G2SS May 2018
All Scouts registered in troops are eligible to participate in troop or patrol overnight campouts, camporees, and resident camps.
Patrol Activities—A Scout patrol may participate in patrol activities. Two-deep adult leadership is required.
Patrol Leaders Handbook (2010)
Most patrol activities take place within the framework of the troop.
However, patrols may also set out on day hikes, service projects, and overnighters independent of the troop and free of adult leadership as long as they follow two rules:
• The Scoutmaster approves the patrol activity.
• The patrol activity does not interfere with any troop function.
So yes, the rules have changed (didn't find a 2017 Patrol Leader's Handbook on-line).
Now, when I was a Scoutmaster I had the boys ask to do an outing that wasn't necessarily allowed by the G2SS. No, not rob a bank but things like laser tag or a paintball. What I told the boys was that those activities were not sanctioned by the BSA but if they wanted to plan it out and even invite me, I'd be game but I made it clearly understood to them and their parents that it wasn't a Scout activity.
Would I do that today for an overnight activity? Probably not. But a few years ago, I had one patrol (older boys) do a "patrol outing" of sorts where they camped out of earshot and sight line from the remainder of the troop, we were hosting Webelos Scouts, and the boys absolutely loved it. I made the mile walk around 9:30 PM to see if everything was kosher and then again around 7:30 AM just as a check. It really fostered youth leadership and they talked about that outing for years as one of their favorites.
You have to know your boys and I'm a believer that the more you put trust in them, the more they will reward you for that trust.
I'm sure it was a liability issue for the BSA but it's sad they took the patrol option away.
I wouldn't know the answer to your question as it is not my field. I looked at that paper through the eyes of a journal editor, not as a neurophysiologist. Sorry, wish I could help more.
The one thing I feel safe in saying is that in another 5 years, things will likely have changed greatly. What we have done in the recent past may look primitive in comparison.
Bring the whole family! (Parents are responsible for the supervision of their children)
I was told by someone from council that under the new family scouting guidelines parents are welcome to go on any scout outing they wish, because parents are welcome observers at all meetings and outings as they have always been. I was also told parents are welcome to bring any other family member, because we are now welcoming whole families into scouting.
I did see many young girls just hanging out at summer camp with their parents this year, so our summer camp is already being run as a family camp to some extent.
Also RVs and trucks were parked in the scout camp sites and I will see what looked like families having tail gate parties happening during the evenings at camp, I wish they would not have to play their music and TVs so loud.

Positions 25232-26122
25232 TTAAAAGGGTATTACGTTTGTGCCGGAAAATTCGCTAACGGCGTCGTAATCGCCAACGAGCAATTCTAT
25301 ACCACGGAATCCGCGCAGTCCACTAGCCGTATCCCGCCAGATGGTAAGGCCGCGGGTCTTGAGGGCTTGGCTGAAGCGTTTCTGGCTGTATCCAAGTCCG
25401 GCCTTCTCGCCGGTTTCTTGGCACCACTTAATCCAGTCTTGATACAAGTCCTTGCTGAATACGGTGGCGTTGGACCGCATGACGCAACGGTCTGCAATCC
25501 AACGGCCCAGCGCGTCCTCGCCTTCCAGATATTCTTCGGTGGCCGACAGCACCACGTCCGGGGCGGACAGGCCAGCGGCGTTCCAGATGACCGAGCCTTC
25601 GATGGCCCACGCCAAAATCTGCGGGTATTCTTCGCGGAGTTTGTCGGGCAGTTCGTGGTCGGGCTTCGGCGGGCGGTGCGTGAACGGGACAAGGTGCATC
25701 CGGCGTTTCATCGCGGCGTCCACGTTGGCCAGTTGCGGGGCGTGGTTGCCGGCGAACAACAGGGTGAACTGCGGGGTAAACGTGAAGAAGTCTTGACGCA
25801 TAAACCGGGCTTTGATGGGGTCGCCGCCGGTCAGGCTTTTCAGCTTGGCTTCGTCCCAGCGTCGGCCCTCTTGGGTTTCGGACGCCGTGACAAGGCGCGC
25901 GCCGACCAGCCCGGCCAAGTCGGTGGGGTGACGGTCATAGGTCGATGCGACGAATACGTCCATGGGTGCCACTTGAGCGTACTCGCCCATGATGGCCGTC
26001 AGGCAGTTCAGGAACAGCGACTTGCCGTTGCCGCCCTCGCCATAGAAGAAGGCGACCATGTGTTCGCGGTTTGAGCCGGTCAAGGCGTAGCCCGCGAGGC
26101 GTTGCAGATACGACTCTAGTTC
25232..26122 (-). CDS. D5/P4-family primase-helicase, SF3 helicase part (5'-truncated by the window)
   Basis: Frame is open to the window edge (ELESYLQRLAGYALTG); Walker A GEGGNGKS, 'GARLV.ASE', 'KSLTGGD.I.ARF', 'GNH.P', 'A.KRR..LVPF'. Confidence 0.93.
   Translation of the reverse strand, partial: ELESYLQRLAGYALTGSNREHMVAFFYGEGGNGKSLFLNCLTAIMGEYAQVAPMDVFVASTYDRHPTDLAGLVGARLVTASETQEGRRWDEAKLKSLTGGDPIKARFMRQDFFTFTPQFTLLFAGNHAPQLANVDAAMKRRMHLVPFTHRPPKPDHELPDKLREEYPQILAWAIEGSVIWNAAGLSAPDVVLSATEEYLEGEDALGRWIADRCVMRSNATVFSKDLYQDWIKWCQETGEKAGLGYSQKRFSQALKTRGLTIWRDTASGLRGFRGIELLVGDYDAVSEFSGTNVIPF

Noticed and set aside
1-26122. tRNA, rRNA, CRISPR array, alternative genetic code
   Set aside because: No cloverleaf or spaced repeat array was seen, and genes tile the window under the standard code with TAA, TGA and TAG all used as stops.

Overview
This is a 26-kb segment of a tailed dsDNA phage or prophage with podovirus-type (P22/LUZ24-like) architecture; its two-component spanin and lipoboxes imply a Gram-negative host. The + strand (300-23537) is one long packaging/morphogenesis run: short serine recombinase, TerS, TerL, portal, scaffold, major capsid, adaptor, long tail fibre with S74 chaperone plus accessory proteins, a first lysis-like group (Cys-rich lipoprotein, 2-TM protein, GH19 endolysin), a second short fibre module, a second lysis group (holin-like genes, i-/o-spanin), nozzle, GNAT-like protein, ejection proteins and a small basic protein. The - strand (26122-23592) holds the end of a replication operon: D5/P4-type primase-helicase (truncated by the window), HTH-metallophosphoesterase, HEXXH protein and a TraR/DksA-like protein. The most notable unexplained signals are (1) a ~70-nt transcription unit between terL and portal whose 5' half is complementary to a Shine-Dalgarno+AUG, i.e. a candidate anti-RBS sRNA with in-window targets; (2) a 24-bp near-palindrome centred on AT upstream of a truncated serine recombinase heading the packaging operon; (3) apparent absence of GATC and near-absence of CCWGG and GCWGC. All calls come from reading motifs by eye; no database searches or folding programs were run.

One RV was running a very loud generator to power a microwave oven the parents had set up in the middle of camp.
Is this the new normal?
If that is what is being done at summer camp, what is a simple weekend outing suppose to look like?
Is a 5 mile hike even possible anymore for most troops? Many troops are here are already in family mode and only car camp, some are only day camping at the lake.
I am surprised at the rate that things are changing from "Boy Scout Troops" to "Saturday Family Tailgate BBQ Clubs (with easy mode scout style advancement)"
A lot of the mom's that I have been talking to love all the changes and love how they can now easily be part of their son's scouting program. I have seen some mom's helping the scout cook their dinner and make sure they do everything correctly and don't make any mistakes. The super helpful moms even pack their sons camping suit cases for them.
The funny thing is most Girl Scout troops are run the same way. The mom's plan and do everything and the girls only get to help in small ways once in a while. The moms are happy and the girls are bored.
I know a few Girl Scout Troop that know how to scout and they are Greenbar Bill amazing because they have some old girl scouts leading things that know the old ways. It would be an honor to camp next to one of those Girl Scout Troops.
Many parents know that most boys quit scouting young so they push them hard to get eagle before age 14, so they can eagle out and check off a box on a college form later on. . . they never seem to blame the boring program the troop is running, they always blame the boys becoming more interested in girls and cars at age 15 as being the problem.
It is really something to behold when you see a group of mom's take charge and run a scout camping trip.
I am seeing a lot of really happy moms and dads. . . and a lot of very bored scouts that mostly quit by age 14.
I think the group the BSA is trying hardest to cater to are moms, if they can make moms happy they can get the moms to put their kids into scouting.
. . . and I think BSA is doing a very good job making moms happy.
From Guide to Safe Scouting 2018: Page 22
Family camping is an outdoor experience, other than resident camping, that involves Cub Scouting, Scouting, Sea Scouting, or Venturing program elements in overnight settings with two or more family members, including at least one BSA member of that family. Parents are responsible for the supervision of their children, and Youth Protection policies apply.
I believe you. But it doesn't matter really. I just treat all my Explorer Scouts as individuals, and I seem to get by with that, so the more mature get treated in a more mature way, and those that haven't matured yet don't. I treat the exuberant ones different to the quiet ones, etc etc. Much as I assume most of you do with your boys at the moment.